Title: Alike as Two Bees
Cover artist: Valerie Tibbs
Publisher: Etopia Press
Amazon: Buy Link Alike as Two Bees
Genre: Historical romance
Length: 54 pages/19664 words
Rating: 4.5 stars out of 5
A guest review by Sirius
Summary: This story reminded me of why I used to love Classical Greece so very much.
In Classical Greece, apprentice sculptor Philon has chosen the ideal horse to model for his masterpiece. Sadly, the rider falls well short of the ideal of beauty, but scarred and tattered Hilarion, with his brilliant, imperfect smile, draws Philon in a way that mere perfection cannot.
After years of living among the free and easy tribes of the north, Hillarion has no patience with Athenian formality. He knows what he wants—and what he wants is Philon. Society, friends and family threaten their growing relationship, but perhaps a scarred soldier and a lover of beauty are more alike than they appear.
I am of course aware that Greece at its best never was the perfect society (I am not sure if the perfect societies ever existed in the history of humankind), but I remember how I used to sigh in wonder about so many amazing things their best artists, sculptors, writers, poets created which are and hopefully would be remembered for the ages. This story left me with the same kind of wonder which I felt in college while studying their history and art. The main characters in this story as the blurb tells you create amazing art and while I appreciated the beginning of the relationship building up in the story, I appreciated some insight in the creative process just as much if not more. The settings in the story felt very authentic to me, but I recently realized that I need to brush up on my Greeks as well (which is kind of disappointing since this period used to be one of my best known ones), so I am hesitating to state with certainty that details are all correct simply because I do not want to make a mistake.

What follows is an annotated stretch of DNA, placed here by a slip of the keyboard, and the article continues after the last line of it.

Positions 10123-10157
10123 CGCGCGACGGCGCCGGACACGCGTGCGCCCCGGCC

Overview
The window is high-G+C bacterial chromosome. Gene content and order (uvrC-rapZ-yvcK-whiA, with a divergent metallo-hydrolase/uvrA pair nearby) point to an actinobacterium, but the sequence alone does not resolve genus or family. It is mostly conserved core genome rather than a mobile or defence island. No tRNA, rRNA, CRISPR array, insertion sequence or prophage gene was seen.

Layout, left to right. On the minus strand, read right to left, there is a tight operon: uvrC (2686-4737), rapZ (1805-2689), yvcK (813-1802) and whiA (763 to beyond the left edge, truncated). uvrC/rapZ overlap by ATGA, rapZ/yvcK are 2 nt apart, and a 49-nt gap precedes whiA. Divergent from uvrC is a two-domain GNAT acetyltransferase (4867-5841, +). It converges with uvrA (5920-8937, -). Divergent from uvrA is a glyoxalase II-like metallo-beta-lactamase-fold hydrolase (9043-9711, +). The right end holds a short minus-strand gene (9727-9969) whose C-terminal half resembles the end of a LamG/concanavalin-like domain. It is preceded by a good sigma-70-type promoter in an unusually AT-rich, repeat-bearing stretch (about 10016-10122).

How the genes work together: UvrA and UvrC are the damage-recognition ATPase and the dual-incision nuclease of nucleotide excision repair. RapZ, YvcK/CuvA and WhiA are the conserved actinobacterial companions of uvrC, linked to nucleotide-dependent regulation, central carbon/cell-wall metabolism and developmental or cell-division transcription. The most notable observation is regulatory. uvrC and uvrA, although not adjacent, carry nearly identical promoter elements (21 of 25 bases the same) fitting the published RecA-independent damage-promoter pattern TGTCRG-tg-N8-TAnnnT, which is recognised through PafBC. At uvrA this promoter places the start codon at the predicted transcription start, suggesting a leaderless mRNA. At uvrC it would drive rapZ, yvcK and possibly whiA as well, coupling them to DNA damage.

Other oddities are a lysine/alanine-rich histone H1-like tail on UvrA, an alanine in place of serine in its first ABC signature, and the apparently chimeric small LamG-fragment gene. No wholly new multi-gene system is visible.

I loved the beginning of the romance, I cannot tell you how much I loved it. It feels so true to the time period and at the same time as the blurb tells you Hillarion just goes for what he wants because of who he is. I thought it was very well done, actually. Philon remembering how the courting should be done in the city and still liking Hillarion’s seduction so very much, loved Hillarion’s imperfect looks being reflected into his not demanding perfection from the art and still worshipping the art in such a lovely manner.
I enjoyed the villain of the story, well maybe enjoyed is too strong of the word, but I certainly liked that his motivations made sense to me, that the writer even invoked a little pity from me for him and hope that maybe he would eventually grow up, even in another story, since he felt very human too and not a cartoonish one. I thought that for a short novella supporting characters were beautifully drawn, especially Anatolios – his kindness to people and animals alike, his strength and fragility and his talent. I really hope the author will consider writing another story with Anatolios as the main character.
I thought the ending for the short novella was done perfectly and stopped in just the right moment and did not make a bigger deal out of the developing love than it was, while not diminishing it in any way. When I was done with this story I was dissatisfied but in a good way. I felt that I got a good glimpse at the characters;- I did not feel that their relationship jumped too fast, and I definitely want to know more about all of the characters actually, but what I got would be enough, if no sequels will appear.
I thought this story has one of the best and beautifully explained and relevant titles that I have ever came upon.